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to use its official name offers guidance to companies with the help of Seth Berger

Time:2019-01-12 05:54Shoes websites Click:

nba Interview owners Spor Philadelphia 76ers

Process to progress: Why the Philadelphia 76ers owners are feeling buoyant

“I always think to understand where you are, it’s helpful to understand where you were,” says Scott O’Neil, chief executive of Harris Blitzer Sport and Entertainment (HBSE). “And we went through what some might argue is the most aggressive rebuilding process maybe in the history of sport. And it seems to be bearing fruit even quicker than we’d hoped.”

Formed in September, HBSE represents the sports ownership interests of private equity investors Josh Harris and David Blitzer, which include the National Hockey League’s (NHL) New Jersey Devils and their Prudential Center home, and the team whose story O’Neil is relating: the Philadelphia 76ers of the National Basketball Association (NBA).

O’Neil, a former NBA and Madison Square Garden Sports executive who was brought in to lead the 76ers in 2013, is speaking as the team prepare for an appearance in the 2018 NBA London game against the high-flying Boston Celtics. Not long ago, it would have been a technical mismatch. Back in 2013, shortly after the Harris-Blitzer takeover, there began what came to be known as ‘The Process’.

“This is our fifth season together, all of us, and when we came in they had just made what’s widely regarded as a really bad trade in basketball,” O’Neil recalls. “They kind of gutted their roster of draft picks and talent for one star [the injury-stricken Andrew Bynum] that didn’t end up playing.”

The assessment of the owners and the management, as 76ers president Chris Heck explains, was that the playing staff was in no condition to make a realistic championship challenge any time soon. A more drastic approach was needed to make any meaningful improvement.

 to use its official name offers guidance to companies with the help of Seth Berger

Joel Embiid's frequent injuries since his 2014 rookie season had previously stalled the team’s advance

“The model was always, ‘make the play-offs, make the play-offs’,” adds Heck. “But the truth is, there are two or three teams that are elite and there are teams that get stuck in the middle.”

Deciding that collecting the best college and high school talent in the draft was the quickest route to an elite roster, the team began trading experienced players for first-round draft picks, scooping up overlooked development talent and generally eschewing short-term competitiveness in favour of the long-term view. And the weighting of the draft system would mean weak performances one season would provide opportunities in the next.

To say that approach has demanded patience would be an understatement. The Sixers went down from a low base, and were soon consistently among the very worst performers in the NBA. They posted a 26-game losing streak in 2013/14, and lost 28 games in a row between the end of the 2014/15 regular season and the start of 2015/16.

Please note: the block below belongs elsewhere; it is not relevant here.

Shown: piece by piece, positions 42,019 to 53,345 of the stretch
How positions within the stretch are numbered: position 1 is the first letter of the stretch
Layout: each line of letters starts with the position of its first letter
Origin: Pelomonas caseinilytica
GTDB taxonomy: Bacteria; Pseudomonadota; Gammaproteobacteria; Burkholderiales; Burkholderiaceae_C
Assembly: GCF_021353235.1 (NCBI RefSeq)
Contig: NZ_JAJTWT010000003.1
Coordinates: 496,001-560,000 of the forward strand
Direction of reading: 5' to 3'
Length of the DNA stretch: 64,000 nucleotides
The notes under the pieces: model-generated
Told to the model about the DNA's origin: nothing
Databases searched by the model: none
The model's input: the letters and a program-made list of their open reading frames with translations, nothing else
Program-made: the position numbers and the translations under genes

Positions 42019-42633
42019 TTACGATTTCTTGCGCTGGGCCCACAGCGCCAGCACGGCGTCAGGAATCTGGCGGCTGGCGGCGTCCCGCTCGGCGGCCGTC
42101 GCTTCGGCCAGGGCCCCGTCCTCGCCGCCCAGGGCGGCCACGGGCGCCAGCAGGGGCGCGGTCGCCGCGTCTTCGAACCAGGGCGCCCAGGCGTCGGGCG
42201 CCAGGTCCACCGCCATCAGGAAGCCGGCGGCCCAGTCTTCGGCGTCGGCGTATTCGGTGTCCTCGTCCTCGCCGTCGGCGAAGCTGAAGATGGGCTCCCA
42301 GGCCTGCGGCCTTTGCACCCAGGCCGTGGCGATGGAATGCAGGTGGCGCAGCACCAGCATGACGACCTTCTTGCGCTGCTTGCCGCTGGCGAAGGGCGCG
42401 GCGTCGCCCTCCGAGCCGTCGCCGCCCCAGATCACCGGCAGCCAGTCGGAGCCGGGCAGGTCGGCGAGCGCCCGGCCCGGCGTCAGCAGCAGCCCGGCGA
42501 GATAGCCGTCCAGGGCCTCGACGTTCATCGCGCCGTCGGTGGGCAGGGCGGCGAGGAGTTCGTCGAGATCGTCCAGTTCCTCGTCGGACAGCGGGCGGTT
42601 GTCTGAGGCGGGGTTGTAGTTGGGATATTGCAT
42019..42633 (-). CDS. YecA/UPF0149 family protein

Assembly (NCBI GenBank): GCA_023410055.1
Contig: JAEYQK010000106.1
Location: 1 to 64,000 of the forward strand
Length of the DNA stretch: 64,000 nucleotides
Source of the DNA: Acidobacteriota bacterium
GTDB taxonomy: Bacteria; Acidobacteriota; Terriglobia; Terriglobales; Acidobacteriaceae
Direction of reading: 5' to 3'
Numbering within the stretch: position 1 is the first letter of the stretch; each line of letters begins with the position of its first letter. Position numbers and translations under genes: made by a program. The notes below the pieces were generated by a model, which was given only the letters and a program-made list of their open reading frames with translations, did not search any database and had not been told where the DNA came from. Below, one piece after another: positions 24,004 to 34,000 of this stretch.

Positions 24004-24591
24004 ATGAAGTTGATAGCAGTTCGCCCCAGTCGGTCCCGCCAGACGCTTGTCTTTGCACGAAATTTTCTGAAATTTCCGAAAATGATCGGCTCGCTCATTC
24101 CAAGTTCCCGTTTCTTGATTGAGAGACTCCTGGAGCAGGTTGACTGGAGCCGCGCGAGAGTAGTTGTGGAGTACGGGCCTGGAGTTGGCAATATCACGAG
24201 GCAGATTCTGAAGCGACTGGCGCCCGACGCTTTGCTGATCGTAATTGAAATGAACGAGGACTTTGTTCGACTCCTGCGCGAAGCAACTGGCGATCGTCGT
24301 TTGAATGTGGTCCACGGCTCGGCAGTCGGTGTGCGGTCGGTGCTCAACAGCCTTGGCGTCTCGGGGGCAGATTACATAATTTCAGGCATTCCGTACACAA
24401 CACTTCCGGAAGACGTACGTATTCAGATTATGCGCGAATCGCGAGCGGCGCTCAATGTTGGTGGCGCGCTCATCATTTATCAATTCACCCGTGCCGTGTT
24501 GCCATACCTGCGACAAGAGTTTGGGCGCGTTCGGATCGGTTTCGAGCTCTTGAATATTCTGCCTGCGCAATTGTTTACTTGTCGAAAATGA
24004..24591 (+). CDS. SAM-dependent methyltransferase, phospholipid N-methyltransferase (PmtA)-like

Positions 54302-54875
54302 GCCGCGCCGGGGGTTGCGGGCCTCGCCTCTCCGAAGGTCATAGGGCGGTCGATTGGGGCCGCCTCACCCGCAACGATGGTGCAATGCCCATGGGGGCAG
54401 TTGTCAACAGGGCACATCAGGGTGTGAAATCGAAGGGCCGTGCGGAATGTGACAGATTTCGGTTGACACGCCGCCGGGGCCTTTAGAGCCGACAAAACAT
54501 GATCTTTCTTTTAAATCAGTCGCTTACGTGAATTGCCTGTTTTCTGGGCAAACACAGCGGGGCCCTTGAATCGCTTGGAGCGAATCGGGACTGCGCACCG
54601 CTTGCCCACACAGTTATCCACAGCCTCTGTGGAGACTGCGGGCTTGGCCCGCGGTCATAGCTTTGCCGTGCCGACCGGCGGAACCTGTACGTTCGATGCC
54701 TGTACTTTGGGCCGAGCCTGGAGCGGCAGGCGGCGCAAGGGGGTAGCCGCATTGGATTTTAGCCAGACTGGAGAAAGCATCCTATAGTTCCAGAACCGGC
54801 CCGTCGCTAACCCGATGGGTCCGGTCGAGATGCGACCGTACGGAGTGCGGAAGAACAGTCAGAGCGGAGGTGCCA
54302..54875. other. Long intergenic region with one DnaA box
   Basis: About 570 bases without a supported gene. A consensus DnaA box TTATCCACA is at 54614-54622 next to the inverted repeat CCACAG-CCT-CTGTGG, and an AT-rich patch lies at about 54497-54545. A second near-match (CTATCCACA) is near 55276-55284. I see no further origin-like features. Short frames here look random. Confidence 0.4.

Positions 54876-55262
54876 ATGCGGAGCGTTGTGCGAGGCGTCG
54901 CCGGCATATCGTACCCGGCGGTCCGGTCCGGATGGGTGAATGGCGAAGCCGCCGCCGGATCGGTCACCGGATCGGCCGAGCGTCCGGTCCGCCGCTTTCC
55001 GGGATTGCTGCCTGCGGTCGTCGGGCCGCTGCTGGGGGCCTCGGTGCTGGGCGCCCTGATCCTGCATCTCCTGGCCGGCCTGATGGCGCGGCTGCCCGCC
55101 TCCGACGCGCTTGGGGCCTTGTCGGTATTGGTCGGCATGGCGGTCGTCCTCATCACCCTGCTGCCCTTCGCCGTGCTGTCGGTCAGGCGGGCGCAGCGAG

Inevitably, those statistics produced some turbulence. Other owners in the NBA were reportedly not enamoured with what was going on in Pennsylvania, believing it to be against the spirit of the league set-up. 76ers general manager Sam Hinkie, one of the architects of the project, stepped down in 2016 as the pressure grew.

But commitment to the concept endured, with ‘trust the process’ becoming a local maxim. Now, as O’Neil says, ‘The Process’ is showing real progress. The Sixers arrive in London with an even record and a decent chance of making the play-offs for the first time since 2012. Adding sparkle to those promising performances are two first-round draft picks: Cameroon’s Joel Embiid, whose frequent injuries since his 2014 rookie season had previously stalled the team’s advance, and Australia’s Ben Simmons, who was chosen first overall in the 2016 draft.

The same boldness has been applied to recruitment off the court. O’Neil says that Harris, Blitzer and their executives had “aspirations to build a world class organisation, and that always starts with people, people, people”. By his reckoning, there are now “a dozen people in our organisation that will go on to run clubs”, but putting that executive talent together involved “a total reset”.

“Let’s say we have 500 employees,” says Hugh Weber, the president of HBSE, as well as of the New Jersey Devils and the Prudential Center. “485 of them have been hired in the last four years. That gives you an idea.”

O’Neil says: “Josh and David, on the business side, said, ‘What resources do you need? We want to be the best-run organisation in the world. What do you need to do it?’”

Those new additions have made a considerable impact. Remarkably, even as the team tanked, business was booming: the 76ers led the league in growth across ticket, sponsorship and merchandise sales, as well as local TV ratings. Partnership revenue has risen 30 per cent a year for four years, with 90 per cent renewal rates. Season ticket membership sales have trebled in three years to a franchise record of 14,000.

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